Monday, 18 May 2009

The Ecstasies of Isobel Gowdie, Scottish Witch





Of all the historical witches whose stories have survived, Isobel Gowdie remains one of the most compelling.

Objective facts about her life are sparse. Her date of birth is unknown. Hailing from Auldhearn in Nairnshire, Scotland, she was a married woman at the time of her interrogation in 1662. As to her fate after her trial, there is no record of her execution, even though she confessed to practising every kind of black and white witchcraft, from healing sciatica to using a clay poppet to kill her landlord's child.

Gowdie's 1662 confessions, supposedly elicited without torture, are among the most detailed ever recorded, providing an intruiging glimpse into alleged witchcraft practises in early modern Britain. Her testimony first introduces the word "coven" into the trial records--although demonologists such as James I firmly believed in the existence of witches' covens, accused British witches never mentioned them in their confessions before this time. Gowdie's evocatively-worded spells and charms involving shape-shifting, spirit flight and ecstatic journeys to the Queen of Elfhames's hall have strongly influenced ritual traditions in modern neopagan Wicca.

Before setting off into fairyland for their sabbat adventures, Gowdie and her coven members left a besom beside their sleeping husbands. They would:

fly away where (ever we would); and lest our husbands should miss us out of our beds, we put in a besom, or a three-legged stool, and say over it, 'I lay down this besom (or stool) in the devil's name. Let it not stir till I came home again! And immediatedly it seemed like a woman beside her husband. (From Robert Pitcairn's Ancient Criminal Trials in Scotland, cited by Emma Wilby in Cunningfolk and Familiar Spirits: Shamanistic Visionary Traditions in Early Modern British Witchcraft and Magic, Sussex Academic Press, page 101; I have modernised the language.)

To ride the wind, Gowdie straddled a winnowed straw or beanstalk and shouted:

Horse and hattock in the devil's name! (From Domestic Annals of Scotland, from the Reformation to the Revolution, Robert Chambers, Oxford, 1858)

Gowdie and her fellow witches travelled as far as the Downy Hills where the earth opened and the Queen of Elfhame received them in her hall.

Gowdie claimed that she and her friends could shapeshift from human to animal form. Variations on her shapeshifting chants are still sung by modern neopagan witches to this day:

I shall go into a hare
With sorrow and such a mickle care
And I shall go out in the devil's name
Ay, till I come home again. (Ibid.)

To return to human form, she used this charm:

Hare, hare, God send thee care!
I am in the hare's likeness just now,
But I shall be in a woman's likeness even now. (Ibid.)

Gowdie's extraordinary confessions have inspired different modern interpretations. Some scholars believe she was deluded or psychotic while others suggest that she offered a made-up story in hope of a more merciful death or to avoid torture.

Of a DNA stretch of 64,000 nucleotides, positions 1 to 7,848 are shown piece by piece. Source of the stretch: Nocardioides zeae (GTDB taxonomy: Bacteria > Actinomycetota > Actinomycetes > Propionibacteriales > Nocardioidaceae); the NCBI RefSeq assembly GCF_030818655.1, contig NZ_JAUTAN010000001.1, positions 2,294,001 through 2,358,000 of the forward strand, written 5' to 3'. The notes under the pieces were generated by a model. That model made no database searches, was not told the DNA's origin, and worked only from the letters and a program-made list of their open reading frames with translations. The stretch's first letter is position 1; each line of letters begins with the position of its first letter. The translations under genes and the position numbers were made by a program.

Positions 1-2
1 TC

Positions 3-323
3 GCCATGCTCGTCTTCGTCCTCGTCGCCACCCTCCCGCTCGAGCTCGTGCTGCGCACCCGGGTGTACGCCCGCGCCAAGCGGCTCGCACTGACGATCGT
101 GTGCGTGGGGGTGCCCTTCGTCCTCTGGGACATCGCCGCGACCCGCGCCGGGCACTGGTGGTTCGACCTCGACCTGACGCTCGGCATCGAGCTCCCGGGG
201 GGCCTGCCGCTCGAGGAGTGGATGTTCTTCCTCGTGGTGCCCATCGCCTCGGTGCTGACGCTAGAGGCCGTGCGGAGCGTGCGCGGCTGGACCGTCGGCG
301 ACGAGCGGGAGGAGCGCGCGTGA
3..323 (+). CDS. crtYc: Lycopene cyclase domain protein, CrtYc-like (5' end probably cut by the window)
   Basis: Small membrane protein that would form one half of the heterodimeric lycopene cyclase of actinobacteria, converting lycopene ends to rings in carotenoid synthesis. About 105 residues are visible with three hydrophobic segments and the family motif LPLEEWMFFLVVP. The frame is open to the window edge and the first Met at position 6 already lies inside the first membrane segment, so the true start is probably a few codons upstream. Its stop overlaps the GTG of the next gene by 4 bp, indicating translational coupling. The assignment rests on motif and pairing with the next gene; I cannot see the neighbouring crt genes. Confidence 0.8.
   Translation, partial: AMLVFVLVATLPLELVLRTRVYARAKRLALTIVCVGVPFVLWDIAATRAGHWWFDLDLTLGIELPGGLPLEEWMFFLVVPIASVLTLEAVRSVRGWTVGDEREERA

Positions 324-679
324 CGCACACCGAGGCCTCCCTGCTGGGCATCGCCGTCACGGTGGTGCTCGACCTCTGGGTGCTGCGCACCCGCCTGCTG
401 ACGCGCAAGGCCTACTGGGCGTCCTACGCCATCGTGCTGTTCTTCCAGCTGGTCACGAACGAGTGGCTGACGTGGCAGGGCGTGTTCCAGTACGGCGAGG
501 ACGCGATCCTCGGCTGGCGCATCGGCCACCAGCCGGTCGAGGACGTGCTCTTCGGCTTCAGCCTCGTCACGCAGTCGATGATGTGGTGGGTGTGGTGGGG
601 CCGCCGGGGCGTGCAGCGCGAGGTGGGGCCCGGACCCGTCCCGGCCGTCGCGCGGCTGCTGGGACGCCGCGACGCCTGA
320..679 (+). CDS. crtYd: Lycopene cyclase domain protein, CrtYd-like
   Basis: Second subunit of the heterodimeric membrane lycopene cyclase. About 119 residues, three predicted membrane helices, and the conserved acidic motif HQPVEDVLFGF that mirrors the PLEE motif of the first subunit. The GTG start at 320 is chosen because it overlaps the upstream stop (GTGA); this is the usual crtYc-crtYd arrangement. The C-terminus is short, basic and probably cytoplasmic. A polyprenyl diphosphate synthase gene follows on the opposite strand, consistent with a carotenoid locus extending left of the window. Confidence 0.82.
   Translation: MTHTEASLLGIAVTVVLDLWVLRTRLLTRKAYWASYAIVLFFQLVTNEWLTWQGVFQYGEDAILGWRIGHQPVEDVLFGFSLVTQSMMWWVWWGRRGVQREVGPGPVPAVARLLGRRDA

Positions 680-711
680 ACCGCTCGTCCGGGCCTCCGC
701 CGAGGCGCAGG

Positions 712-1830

Emma Wilby, in her book Cunningfolk and Familiar Spirits, cites Gowdie's confessions as evidence of shamanistic visionary traditions of pre-Christian origins. Gowdie's experience reflects the way that the fairy faith and witchcraft beliefs co-existed in the early modern mind. Gowdie's interrogators, however, far more interested in finding evidence of alleged diabolical beliefs and malificient magic, found her references to the fairy faith irrelevant and attempted to either omit them or redefine them as devil worship. When Gowdie describes how she journeyed into fairyland while leaving a besom beside her husband in bed, Wilby speculates that Gowdie underwent her experiences in the sort of deep catatonic trance described in Carlo Ginzburg's Ecstasies: Deciphering the Witches' Sabbath.

Wilby's forthcoming book Visions of Isobel Gowdie: Magic, Shamanism and Witchcraft in Seventeenth Century Scotland is based on the author's discovery of Gowdie's original trial records, deemed lost for nearly 200 years. The trial records are currently being authenticated by the National Archives of Scotland.



5 comments:

Kim Murphy said...

Thanks for letting me know that Wilby will soon have a new book out. I have a degree in anthropology, and her first book comparing the cunning folk to shamans made perfect sense.

Mary Sharratt said...

Hi, Kim! I really admire her work and am so glad she's devoting a book to Isobel Gowdie.

Anita Davison said...

Fascinating post, Mary. I cannot imagine how she avoided execution, but maybe her interrogators were too terified of her after those confessions in case they were next.
Now I'm just off to place a besom in the bed so the DH will sleep and I can keep writing my latest chapter in peace.

Alison Stuart said...

Wow, Mary. Your knowledge of 17th century witches is awesome! Now, where does one find a 'besom'? It could be useful!

Peter Household said...

Interesting, thanks. Do you happen to know anything about the engraving you have used at the top of this post?